Need 3 sonars...

I am able to get 2 sonar sensors working, but for some odd reason vex doesnt allow sonars to be hooked up to anything but interrupts 1 and 2. Why is this? I need one to be allowed in interrupt 3…see attachment.

Sorry for the Delay… You did not specify that you were using RobotC.

Even RobotC 1.97b seems limited to Interrupts #1 and #2. I suspect that this is a “Hold Over” from the NXT version of RobotC.

I would post at the RobotC IFI PRogramming, Help Forum, and see if they can help you out…

EasyC and MPLAB (MCC18) support at least 4 Interrupts and I believe all 6 can be enabled with a little additional programming.

In the past, using software that is probably older than what you are using right now, and trying to use three ultrasonic transceivers; I had to turn each transceiver on and then back off in order to get all three to work. I was using EasyC.

Each time I wanted to use one I would turn it on, use it, then turn it off (I forget the command names, but if you are using EasyC you will know what I mean).

You might need to do something similar to get your system to work.


Yes I know of this technique for easy C. However in robot C (for whatever retarded reason) the program will not read sonar input from any interrupt save for int 1 and int 2. I cannot see the reasoning behind this.

You might want to post your concerns in the RobotC support forum:

Good luck.

You don’t need interrupts to use an ultrasonic sensor! For example I was able to successfully follow this tutorial and hook up a vex ultrasonic sensor to an arduino. Now all it has to do is toggle a pin high to send a “ping”, then start a really fast timer (microseconds) and then wait for the receiver pin to toggle high. The time between the sending and receiving of the ping is sent through this formula which converts the time into a distance by using the speed of sound. No interrupts were used only digital I/O pins, if you google arduino interrupts there would be something like attachinterrupt(); in the code so again this used NO INTERRUPTS!

To inches

microseconds / 74 / 2;

To centimeters

microseconds / 29 / 2;


To better understand what I am trying to say you have to know how the sensor works. The vex sensor has two cables one for input and another for output. First the input cable signal pin is switched high for a few milliseconds which causes the sensor to output a “ping”. The sensor then waits to “hear” the ping, when it finally hears the ping it toggles the signal pin on the output cable high. By timing the delay between sending and receiving the ping (in microseconds) you can then find the distance by passing it through a formula which uses the speed of sound to get the distance.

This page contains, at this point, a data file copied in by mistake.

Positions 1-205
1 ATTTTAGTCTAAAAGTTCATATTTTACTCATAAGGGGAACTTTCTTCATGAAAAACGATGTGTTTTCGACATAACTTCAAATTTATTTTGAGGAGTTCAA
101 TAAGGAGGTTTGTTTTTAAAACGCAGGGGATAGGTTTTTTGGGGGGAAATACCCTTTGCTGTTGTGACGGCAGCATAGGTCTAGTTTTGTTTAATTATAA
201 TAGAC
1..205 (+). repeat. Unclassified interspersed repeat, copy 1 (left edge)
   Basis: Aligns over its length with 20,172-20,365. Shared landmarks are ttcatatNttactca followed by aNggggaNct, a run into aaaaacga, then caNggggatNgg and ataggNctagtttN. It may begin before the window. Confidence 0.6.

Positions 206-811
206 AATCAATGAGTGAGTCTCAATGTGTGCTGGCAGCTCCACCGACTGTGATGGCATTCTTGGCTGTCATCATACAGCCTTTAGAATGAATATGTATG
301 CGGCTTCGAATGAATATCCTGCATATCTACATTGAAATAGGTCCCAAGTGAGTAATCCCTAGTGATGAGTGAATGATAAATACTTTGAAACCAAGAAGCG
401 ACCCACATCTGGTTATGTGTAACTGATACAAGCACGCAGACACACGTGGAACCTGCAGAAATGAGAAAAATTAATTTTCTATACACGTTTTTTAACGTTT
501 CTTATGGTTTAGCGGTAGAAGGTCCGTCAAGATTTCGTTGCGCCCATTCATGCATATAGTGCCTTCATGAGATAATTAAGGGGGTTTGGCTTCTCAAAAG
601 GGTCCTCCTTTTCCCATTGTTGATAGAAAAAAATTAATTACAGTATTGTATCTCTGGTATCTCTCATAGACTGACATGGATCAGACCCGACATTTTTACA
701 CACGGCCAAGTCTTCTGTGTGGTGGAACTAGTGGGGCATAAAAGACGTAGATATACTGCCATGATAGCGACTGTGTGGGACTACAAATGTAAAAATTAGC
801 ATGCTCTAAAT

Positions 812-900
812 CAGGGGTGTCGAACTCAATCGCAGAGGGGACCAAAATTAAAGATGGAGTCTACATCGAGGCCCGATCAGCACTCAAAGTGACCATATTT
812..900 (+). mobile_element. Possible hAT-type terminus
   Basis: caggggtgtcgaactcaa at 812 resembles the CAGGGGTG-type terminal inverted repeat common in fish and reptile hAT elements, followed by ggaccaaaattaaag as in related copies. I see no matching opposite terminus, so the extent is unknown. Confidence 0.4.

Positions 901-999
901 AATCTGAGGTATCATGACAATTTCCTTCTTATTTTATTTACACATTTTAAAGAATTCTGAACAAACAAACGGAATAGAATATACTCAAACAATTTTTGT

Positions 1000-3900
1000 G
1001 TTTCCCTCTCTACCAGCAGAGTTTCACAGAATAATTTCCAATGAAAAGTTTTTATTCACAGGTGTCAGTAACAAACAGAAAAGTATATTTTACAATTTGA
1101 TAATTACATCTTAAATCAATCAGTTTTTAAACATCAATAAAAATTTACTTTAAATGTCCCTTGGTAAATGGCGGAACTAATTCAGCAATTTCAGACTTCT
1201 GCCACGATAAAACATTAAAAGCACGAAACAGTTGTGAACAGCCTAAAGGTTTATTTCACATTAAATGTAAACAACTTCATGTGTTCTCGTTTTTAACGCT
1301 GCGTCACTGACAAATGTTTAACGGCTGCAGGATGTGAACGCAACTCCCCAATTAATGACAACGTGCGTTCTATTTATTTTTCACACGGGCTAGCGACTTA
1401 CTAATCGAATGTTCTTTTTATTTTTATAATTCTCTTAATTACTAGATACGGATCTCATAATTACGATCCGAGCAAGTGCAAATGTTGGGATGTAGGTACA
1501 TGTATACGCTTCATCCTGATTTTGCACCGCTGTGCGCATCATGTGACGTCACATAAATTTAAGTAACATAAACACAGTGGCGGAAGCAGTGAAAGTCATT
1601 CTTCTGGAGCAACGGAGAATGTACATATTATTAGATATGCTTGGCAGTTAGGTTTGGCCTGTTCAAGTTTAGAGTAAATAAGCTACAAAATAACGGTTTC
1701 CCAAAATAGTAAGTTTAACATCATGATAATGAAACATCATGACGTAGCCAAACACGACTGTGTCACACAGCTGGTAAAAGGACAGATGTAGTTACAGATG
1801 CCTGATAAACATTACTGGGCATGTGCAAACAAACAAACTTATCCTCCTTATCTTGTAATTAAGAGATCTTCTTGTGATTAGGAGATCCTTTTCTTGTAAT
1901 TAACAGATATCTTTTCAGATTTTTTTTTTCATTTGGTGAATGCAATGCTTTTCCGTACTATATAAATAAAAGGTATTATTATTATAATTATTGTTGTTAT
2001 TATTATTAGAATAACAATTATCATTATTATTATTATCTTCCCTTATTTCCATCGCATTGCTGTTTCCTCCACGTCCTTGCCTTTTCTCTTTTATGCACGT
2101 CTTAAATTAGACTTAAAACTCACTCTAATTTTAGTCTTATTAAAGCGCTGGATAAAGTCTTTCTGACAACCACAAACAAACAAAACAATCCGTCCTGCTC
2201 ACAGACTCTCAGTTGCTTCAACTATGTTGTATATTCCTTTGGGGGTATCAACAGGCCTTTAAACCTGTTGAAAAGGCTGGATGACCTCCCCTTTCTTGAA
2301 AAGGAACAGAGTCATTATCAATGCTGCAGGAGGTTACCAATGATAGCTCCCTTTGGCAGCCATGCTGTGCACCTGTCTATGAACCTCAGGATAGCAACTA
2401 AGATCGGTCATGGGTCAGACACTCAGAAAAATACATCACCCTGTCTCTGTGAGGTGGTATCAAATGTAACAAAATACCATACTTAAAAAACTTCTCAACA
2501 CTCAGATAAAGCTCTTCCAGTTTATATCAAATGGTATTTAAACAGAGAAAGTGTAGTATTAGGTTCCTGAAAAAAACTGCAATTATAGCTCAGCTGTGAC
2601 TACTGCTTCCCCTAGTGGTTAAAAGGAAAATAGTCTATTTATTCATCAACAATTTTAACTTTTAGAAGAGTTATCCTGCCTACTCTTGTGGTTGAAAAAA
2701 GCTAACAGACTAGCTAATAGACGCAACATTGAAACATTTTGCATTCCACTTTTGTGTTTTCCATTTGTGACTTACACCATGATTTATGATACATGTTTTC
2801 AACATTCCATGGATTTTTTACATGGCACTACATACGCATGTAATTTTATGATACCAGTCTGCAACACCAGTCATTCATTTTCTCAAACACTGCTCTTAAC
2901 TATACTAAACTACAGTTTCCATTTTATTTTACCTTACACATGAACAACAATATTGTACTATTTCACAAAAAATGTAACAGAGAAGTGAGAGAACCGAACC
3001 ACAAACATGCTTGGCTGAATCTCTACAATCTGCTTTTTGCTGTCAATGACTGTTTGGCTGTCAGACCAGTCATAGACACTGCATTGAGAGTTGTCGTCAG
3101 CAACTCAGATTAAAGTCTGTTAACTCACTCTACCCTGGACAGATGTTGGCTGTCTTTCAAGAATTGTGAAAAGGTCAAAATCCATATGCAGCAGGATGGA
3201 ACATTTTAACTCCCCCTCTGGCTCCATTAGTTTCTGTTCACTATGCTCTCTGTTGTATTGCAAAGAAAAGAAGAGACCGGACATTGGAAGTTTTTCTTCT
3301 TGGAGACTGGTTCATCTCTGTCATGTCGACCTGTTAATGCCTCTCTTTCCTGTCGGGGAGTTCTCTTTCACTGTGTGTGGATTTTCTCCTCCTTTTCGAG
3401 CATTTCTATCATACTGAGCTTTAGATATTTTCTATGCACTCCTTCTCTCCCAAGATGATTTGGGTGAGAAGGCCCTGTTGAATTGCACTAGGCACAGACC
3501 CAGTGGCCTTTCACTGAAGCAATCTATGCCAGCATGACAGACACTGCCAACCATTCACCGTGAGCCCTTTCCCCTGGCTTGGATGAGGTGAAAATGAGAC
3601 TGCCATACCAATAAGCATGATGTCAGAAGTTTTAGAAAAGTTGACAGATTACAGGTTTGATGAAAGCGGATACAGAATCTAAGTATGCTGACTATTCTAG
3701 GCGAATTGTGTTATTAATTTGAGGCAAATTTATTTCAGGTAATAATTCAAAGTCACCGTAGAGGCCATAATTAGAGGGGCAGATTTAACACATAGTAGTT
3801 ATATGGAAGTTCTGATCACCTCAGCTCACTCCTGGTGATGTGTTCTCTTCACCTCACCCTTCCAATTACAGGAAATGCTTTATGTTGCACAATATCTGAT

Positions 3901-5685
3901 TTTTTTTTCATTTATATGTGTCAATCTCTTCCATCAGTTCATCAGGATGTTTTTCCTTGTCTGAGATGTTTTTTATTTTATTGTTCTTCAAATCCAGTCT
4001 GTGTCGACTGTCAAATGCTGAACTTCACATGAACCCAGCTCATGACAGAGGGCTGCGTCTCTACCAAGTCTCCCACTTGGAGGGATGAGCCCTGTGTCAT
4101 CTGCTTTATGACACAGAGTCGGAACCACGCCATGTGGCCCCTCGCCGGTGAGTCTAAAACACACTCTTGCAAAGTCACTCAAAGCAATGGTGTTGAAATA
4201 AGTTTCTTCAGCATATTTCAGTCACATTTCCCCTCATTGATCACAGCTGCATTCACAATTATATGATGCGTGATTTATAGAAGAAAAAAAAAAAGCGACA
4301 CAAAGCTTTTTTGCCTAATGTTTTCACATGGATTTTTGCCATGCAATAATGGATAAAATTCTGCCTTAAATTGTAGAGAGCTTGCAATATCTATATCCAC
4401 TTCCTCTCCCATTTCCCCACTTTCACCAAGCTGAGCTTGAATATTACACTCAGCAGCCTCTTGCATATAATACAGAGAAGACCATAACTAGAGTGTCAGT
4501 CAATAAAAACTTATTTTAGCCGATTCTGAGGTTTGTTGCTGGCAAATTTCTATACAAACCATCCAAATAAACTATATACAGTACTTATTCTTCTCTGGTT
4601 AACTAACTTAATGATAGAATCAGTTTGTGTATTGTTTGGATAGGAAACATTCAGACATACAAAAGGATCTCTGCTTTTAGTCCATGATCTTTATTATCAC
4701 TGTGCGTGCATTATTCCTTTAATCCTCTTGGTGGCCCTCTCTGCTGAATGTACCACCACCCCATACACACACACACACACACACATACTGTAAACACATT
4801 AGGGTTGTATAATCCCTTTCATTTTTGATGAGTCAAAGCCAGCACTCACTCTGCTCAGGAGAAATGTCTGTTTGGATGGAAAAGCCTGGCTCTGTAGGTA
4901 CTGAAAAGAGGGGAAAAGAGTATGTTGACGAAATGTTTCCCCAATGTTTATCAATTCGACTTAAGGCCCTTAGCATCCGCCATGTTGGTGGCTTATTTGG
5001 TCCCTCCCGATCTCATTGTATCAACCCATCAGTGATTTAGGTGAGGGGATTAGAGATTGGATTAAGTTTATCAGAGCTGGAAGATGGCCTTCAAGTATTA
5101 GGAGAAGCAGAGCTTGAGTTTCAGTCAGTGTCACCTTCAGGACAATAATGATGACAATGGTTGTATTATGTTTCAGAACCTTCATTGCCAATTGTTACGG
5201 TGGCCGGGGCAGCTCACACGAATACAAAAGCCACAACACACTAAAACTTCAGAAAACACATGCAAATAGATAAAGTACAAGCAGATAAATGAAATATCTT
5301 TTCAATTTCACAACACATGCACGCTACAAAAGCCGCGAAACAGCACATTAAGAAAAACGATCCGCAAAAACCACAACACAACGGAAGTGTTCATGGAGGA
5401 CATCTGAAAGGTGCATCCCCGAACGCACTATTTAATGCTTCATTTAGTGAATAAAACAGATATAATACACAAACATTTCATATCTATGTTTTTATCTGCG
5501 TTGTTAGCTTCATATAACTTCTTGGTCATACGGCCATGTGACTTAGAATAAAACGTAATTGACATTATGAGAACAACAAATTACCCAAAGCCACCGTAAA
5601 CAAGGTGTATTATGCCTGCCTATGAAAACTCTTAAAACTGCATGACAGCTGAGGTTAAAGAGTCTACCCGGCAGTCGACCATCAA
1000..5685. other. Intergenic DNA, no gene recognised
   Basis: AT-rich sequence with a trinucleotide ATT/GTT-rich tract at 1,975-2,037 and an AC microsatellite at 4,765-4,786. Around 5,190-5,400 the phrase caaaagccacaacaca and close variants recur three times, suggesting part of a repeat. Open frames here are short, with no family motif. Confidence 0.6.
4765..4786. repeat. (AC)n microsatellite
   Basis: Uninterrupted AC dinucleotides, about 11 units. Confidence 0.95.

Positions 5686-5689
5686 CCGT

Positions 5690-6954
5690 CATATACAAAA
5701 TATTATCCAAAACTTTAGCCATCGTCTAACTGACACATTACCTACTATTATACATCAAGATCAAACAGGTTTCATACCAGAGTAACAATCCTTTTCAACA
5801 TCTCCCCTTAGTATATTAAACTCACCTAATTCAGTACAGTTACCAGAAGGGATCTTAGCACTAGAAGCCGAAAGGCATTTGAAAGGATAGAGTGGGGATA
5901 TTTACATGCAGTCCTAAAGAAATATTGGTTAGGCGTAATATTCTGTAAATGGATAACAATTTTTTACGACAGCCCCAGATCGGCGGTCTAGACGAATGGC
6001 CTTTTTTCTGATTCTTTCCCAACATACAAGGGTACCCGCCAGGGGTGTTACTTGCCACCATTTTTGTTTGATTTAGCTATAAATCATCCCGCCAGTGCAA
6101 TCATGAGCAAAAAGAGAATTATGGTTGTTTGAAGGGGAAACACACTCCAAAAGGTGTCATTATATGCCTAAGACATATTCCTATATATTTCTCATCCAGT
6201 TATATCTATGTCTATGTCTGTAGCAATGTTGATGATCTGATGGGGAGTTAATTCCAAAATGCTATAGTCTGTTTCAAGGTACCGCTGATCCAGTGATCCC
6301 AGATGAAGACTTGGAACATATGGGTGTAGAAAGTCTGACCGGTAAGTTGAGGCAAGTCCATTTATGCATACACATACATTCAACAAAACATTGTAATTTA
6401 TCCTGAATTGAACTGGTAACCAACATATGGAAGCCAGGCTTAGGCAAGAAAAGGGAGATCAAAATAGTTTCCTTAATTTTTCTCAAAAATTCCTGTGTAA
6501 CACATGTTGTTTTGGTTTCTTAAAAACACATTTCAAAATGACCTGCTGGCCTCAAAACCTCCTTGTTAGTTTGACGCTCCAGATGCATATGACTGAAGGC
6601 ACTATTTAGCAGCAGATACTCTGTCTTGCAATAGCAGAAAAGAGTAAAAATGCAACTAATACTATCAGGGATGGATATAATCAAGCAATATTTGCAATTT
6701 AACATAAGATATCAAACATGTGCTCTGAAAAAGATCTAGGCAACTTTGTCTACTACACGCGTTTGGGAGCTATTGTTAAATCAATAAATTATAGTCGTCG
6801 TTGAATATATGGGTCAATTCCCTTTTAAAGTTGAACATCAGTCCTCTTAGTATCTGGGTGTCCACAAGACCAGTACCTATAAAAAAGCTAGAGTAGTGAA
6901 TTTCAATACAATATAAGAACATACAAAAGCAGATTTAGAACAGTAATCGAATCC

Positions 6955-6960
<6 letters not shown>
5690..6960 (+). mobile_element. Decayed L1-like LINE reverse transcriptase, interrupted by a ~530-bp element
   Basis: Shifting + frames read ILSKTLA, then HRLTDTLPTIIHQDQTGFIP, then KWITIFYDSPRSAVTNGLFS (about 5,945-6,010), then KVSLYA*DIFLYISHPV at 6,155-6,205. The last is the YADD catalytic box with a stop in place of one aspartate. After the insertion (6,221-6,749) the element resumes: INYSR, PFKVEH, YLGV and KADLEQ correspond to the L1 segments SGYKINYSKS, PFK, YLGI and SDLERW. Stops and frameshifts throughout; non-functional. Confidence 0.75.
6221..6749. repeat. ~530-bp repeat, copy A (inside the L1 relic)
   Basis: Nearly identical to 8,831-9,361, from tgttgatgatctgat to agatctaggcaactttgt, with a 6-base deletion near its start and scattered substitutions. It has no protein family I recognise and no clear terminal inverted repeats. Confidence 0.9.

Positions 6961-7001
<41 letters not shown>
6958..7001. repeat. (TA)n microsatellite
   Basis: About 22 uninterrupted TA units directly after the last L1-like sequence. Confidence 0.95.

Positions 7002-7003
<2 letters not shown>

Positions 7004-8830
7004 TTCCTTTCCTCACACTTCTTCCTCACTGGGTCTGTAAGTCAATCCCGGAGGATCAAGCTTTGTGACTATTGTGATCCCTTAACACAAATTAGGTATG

Now in the tutorial above the writer had a 1 cable interface which is basically the same thing as the vex except for the fact that the input and output pin are on the same wire. So you would toggle the pin high to start the ping then change that pin to a digital input instead of an output and wait for the pulse (while timing the delay). (I really don’t know why vex didn’t do this wouldn’t it be some much easier to have 1 cable instead of 2?)

The pulseIn part of the arduino code is a function that waits for a pin to toggle and while doing this records the amount of time in microseconds then when the pin finally toggles high it reports the time. There is also a timeout feature so that if no pulse/toggle happens within a certain time say 50ms if will abort.

So a subroutine could be written in robotC or mplab that does the exact same thing when called it starts a timer and waits for a pin to toggle high, when it does toggle high it will return the duration, and if it takes to long the subroutine will abort/timeout.

It might be a little more complicated to do this method but you won’t be limited to interrupts only as any digital I/O pin can perform these simple tasks input and output!

I hope this helps!:wink:

While were on the subject, what does an interrupt do that an I/O pin can’t? What is the difference between the two?

An interrupt can cause the processor to stop what it is doing and immediately jump to a subroutine (an interrupt handler). This means that you can be sure that a very small time has passed between the triggering event and the handler running (microseconds).

The alternative with an I/O pin is to “poll”, or check its state periodically. If you poll a thousand times a second, then the triggering event could be ignored for up to a millisecond (the time between polls).

Human-time-scale operations like checking for button presses are very slow, and you can usually get by with polled operation. For anything that requires very precise timing (like sonar echo timing) you really want an interrupt.

Even better, you would want to use something called “input capture” where a timer on the microprocessor directly times the event of interest. The software just checks to see if the timer has fired, and if so, it reads the result and resets the sonar for another ping.


  • Dean

Thanks Quazar! I was always thinking that something like interrupts would be necessary, but I didn’t know what they were called.